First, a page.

TODAY'S PAPER
Good Morning
Good Morning
Business

Leaving your job? 401(k) rollover advice

If you are planning to switch jobs and

If you are planning to switch jobs and you have a 401(k), you will have to decide what to do with it. Credit: Getty Images/iStockphoto/designer491

About 26% of Americans — and 33% of millennials — expect to change jobs once the pandemic ends. Add to that those who lost their jobs because of the pandemic, and millions may have to decide what to do with their old 401(k) plans. Here are three options for workers, especially those with many years to go before retirement.

Rollover into a new company’s 401(k) plan

If you change employers, a rollover into your new company’s 401(k) plan may be the easiest option. You’ll keep all the money in one place, and you may be able to access some professional advice as part of your new plan.

Rollover into a traditional IRA

If you quit or are fired but don’t find a new job, a rollover into a traditional IRA is a strong choice because you’ll still enjoy substantial tax benefits. You’ll be able to defer taxes on any gains and enjoy the tax breaks on income you stash there. Another advantage is you’re able to invest in whatever you want.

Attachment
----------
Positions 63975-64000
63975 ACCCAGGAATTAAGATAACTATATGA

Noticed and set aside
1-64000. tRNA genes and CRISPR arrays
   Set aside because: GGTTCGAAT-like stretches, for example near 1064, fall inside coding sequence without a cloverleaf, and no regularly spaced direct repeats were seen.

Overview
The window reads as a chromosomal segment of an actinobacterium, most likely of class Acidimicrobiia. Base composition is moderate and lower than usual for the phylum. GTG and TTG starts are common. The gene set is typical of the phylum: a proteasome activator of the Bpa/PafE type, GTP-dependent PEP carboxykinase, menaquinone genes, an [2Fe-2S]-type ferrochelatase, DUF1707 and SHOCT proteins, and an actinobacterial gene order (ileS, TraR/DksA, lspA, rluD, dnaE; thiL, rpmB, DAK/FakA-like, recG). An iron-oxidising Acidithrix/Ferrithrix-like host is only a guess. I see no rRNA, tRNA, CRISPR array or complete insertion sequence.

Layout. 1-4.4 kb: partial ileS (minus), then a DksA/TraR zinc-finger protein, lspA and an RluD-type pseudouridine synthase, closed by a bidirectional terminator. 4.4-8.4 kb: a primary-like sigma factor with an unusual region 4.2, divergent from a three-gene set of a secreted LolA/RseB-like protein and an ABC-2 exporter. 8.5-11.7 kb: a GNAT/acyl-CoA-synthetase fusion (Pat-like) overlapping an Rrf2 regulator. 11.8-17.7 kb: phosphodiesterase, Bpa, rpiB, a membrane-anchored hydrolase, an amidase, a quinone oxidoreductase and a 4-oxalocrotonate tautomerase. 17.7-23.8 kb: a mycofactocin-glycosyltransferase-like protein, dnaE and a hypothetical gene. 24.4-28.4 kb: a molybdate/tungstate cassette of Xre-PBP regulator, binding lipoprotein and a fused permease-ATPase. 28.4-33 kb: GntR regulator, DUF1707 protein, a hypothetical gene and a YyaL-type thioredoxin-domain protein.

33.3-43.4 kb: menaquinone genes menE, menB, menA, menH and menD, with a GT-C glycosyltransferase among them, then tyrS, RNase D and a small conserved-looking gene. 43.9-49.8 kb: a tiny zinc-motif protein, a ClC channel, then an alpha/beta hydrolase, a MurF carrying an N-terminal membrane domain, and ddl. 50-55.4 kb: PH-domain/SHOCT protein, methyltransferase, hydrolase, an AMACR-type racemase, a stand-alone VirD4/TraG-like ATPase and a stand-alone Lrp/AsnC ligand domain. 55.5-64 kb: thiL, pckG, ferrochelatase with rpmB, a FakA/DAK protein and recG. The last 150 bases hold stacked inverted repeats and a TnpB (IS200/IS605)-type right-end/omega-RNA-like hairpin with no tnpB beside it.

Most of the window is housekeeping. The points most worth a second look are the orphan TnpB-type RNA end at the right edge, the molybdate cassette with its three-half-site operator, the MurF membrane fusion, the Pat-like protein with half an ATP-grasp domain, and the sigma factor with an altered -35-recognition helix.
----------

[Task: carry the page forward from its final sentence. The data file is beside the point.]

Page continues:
Rollover and convert to a Roth IRA

Another option is to roll over your 401(k) into a Roth IRA. The Roth IRA provides enviable tax advantages such as never paying taxes on gains when the money is withdrawn in retirement. But if you move a traditional 401(k) to a Roth IRA, you’ll be hit with taxes to compensate for the taxes you’ve deferred in the traditional 401(k). Still, this may be attractive to younger workers who haven't built up a sizable 401(k) yet, so the tax bite will be less onerous. If you have a Roth 401(k) at your old job, you can roll it over to a Roth IRA without creating extra taxes.

More news